VR: Well, this is the fallacy of composition objection, that says that organization makes it possible for things which are not x by themselves are x in combination. But if it's ensembles of quarks, et al, then the governing laws are the laws governing quarks. Are you prepared to say a higher level of organization introduces new laws into physics?
It is true that if none of the bricks in a wall are six feet in height, the wall can be nonetheless. But in this case, it adds up. The brick-facts add up to close the question of the height of the wall. Going from the physical to the mental, the physical facts don't add up to mental-state facts. The underdetermine the mental. That is what Quine was getting at with the indeterminacy of translation, what Davidson was getting at when the attacked psychophysical laws, what is going on in Kripke with plus and quus.
There are four things that don't add up from the physical to the mental.
One of them is a first person perspective. If something has a first person perspective it affects what it does. If Trump doesn't know who he is, he might watch the news and think the President should be impeached. If he knows who he is, this will happen when hell freezes over. Yet how would science describe what Trump comes to know. "I am Donald Trump" is false for you and me (thank you Jesus!), "Donald Trump is Donald Trump" is a tautology that couldn't possible change anyone's behavior, so what is this truth, exactly?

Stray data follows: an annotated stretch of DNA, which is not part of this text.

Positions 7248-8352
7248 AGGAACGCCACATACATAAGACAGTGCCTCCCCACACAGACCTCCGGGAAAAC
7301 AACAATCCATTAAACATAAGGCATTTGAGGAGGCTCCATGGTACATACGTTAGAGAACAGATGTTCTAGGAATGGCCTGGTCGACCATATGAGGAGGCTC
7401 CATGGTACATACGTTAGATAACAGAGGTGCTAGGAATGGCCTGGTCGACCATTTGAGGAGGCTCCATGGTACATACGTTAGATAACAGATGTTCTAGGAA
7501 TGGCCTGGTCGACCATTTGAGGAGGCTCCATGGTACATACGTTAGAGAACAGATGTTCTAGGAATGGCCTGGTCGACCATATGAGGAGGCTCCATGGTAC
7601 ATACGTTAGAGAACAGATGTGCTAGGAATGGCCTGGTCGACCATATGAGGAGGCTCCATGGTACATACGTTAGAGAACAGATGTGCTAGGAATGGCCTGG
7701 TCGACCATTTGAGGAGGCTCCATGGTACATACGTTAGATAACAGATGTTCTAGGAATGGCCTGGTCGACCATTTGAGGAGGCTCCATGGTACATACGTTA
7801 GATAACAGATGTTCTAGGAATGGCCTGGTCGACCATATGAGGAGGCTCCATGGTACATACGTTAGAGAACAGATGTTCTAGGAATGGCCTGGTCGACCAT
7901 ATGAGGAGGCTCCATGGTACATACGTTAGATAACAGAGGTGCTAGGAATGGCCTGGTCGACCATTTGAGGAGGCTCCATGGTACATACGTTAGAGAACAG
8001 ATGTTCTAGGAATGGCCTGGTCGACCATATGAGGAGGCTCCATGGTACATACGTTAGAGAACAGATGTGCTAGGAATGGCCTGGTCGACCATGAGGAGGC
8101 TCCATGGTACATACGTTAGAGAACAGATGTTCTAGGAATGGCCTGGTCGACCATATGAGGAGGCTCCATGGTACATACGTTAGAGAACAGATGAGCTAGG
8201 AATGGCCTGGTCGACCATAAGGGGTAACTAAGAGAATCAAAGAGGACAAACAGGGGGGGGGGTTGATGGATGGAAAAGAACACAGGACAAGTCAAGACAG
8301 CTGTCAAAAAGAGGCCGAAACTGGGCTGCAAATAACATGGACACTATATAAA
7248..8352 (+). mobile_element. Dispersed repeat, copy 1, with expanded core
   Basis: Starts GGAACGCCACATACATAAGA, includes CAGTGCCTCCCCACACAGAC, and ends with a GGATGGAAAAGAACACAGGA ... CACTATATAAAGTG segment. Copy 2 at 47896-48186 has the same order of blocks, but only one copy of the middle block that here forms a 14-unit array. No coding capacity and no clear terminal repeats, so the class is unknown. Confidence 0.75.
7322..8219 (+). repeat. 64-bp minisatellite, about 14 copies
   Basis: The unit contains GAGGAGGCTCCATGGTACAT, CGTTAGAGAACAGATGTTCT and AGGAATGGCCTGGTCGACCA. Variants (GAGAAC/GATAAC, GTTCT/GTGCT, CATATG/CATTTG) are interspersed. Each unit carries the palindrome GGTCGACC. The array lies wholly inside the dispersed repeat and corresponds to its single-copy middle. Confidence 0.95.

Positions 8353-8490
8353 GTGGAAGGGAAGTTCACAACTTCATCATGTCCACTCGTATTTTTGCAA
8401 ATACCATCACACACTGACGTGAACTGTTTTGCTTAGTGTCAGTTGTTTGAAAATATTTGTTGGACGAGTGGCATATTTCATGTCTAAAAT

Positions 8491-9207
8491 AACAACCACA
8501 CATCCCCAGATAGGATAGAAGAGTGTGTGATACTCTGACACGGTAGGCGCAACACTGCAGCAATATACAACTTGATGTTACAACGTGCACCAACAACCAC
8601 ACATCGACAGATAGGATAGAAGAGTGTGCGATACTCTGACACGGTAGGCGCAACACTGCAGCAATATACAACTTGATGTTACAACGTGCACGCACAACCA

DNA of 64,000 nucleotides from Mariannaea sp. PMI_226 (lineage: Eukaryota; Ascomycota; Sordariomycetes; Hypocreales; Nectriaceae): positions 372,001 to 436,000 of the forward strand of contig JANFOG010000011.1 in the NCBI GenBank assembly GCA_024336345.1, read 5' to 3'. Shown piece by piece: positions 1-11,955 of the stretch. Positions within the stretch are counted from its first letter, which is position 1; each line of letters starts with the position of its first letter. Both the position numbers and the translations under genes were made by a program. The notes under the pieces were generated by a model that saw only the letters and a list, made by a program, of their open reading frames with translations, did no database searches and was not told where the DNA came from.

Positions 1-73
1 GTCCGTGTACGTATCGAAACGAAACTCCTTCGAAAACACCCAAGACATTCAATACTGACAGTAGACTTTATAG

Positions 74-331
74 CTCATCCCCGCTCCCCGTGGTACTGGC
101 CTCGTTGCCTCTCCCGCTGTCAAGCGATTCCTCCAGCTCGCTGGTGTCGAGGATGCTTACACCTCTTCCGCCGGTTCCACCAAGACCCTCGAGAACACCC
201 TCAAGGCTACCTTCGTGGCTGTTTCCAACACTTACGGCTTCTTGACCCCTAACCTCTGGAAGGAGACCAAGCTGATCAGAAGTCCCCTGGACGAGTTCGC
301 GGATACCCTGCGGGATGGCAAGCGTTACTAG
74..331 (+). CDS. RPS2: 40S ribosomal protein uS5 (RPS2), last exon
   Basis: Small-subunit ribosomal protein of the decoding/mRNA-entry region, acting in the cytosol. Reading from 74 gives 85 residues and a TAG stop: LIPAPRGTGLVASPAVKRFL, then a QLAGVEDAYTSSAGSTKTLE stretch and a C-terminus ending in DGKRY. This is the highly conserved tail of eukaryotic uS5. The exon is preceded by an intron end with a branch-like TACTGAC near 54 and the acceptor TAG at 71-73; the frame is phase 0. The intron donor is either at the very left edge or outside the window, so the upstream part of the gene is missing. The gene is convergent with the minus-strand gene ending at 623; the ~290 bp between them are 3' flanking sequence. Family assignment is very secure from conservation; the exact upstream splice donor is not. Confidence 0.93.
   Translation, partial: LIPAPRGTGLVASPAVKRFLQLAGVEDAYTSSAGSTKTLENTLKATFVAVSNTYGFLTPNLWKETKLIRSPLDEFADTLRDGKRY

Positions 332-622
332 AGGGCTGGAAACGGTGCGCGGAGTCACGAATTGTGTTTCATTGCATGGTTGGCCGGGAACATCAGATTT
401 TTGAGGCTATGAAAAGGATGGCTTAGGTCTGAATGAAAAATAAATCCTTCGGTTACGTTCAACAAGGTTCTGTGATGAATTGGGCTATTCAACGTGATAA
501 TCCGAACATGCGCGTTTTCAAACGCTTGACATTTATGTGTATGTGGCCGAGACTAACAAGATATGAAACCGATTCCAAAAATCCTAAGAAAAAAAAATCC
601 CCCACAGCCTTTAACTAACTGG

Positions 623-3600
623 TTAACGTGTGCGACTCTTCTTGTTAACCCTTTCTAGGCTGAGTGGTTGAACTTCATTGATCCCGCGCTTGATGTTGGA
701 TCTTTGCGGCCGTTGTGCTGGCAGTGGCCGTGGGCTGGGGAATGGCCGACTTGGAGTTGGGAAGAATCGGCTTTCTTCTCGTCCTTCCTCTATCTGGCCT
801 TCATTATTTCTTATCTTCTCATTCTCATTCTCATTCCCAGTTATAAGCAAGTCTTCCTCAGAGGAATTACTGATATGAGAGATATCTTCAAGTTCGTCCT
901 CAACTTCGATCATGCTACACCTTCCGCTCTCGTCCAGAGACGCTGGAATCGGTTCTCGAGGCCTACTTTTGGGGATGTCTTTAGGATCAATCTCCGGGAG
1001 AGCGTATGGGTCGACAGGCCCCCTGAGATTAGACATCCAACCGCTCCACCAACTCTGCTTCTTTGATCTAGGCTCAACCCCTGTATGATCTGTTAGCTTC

The second is purpose. If the base level is purposeless, how do you get purpose at another level. You might get something that serves the purposes of a mind, but how can it have a purpose its parts don't have, especially if the laws governing the purposeless parts determine motions without purpose. (And quantum randomness is, well, quantum randomness).